Passing the Bumps in the Road: Low Employment Rates

Competitive, integrated employment is really the next frontier for people with disabilities, particularly those with autism, multiple disabilities, and intellectual disabilities. Competitive, integrated employment means that people with disabilities earn at least minimum wage and work in the community like everyone else. Competitive, integrated employment also means they have opportunities for benefits and growth like people without disabilities.

However, sometimes it can get discouraging when the data show that the employment rates for people with disabilities are so much lower than they are for people without disabilities. This is especially true for people with autism, multiple disabilities, and intellectual disabilities. I remember being so sad about those numbers when I first found out and really felt like the decked was stacked against us, but I also realized that we were going to need to make sure we utilized all the resources available to us. We talked to education and employment professionals, mentors, and Andy’s peer mentors to make plans and start applying for work.

It’s normal to be disappointed about these data, but there are steps we can take to improve those numbers and make sure that we end up being the success stories. Those low rates mean we need to work together for change!

Here are the top ways families can combat those low employment rates!

  1. Set expectations high in the beginning for competitive, integrated employment. Talk about the value of work at a young age and throughout the school years. Take our family engagement course to find out more!
  2. Teach your youth a work ethic through chores and leadership opportunities. Research shows that “having more independence in self-care, higher social skills, more household responsibilities during adolescence” helps improve chances for future work (Carter, 2011).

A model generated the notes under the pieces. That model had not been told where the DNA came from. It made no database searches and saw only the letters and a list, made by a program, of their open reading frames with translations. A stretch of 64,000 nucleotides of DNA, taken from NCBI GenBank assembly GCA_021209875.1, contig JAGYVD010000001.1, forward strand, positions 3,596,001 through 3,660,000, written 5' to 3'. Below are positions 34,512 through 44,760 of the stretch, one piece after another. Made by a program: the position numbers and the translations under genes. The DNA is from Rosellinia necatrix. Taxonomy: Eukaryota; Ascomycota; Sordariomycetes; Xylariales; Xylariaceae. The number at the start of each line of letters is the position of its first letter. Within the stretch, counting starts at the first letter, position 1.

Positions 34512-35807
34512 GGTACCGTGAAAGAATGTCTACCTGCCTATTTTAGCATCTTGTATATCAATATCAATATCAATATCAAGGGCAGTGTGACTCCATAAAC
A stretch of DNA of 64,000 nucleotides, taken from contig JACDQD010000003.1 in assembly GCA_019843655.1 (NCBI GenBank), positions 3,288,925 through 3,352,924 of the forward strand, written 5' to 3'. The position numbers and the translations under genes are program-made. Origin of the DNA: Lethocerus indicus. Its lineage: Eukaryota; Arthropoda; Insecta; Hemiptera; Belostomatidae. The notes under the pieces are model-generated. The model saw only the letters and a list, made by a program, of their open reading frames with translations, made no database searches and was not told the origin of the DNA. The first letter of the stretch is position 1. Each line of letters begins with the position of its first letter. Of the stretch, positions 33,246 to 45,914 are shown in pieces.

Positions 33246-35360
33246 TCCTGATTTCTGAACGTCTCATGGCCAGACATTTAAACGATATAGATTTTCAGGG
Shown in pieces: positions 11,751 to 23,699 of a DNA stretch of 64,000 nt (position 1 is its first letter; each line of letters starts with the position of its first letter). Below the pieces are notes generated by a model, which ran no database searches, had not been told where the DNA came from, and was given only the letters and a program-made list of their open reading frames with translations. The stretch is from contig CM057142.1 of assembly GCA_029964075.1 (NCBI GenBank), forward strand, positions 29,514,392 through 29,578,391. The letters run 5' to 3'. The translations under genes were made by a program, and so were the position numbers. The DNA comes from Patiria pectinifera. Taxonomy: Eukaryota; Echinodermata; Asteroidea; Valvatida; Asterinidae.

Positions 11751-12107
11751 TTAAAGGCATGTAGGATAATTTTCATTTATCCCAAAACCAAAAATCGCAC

3. Get your youth involved in extracurricular activities that help discover strengths and interests.
  4. Connect with mentors who are living your dream and share your same vision of the future.
  5. Help your youth create a vision statement to share a vision of the future based on strengths and interests.
  6. Make sure your transition plan goals really reflect what your student likes to do and their strengths.
  7. Make sure your student is as included as possible at school and in the community because those are the friends who will eventually become co-workers, bosses, and employees.
  8. Know about the resources available to you, like the Pre-Employment Transition Services (Pre-ETS) and Individualized Transition Services (ITS). Learn more from the KDE Transition Overview Document.
  9. Connect with the Office of Vocational Rehabilitation as soon as possible in high school to understand what supports and services they can offer.
  10. Look for paid work experiences in high school. Research shows that having a paid, community-based job while still in high school is one of the best predictors for future employment (Carter, 2011).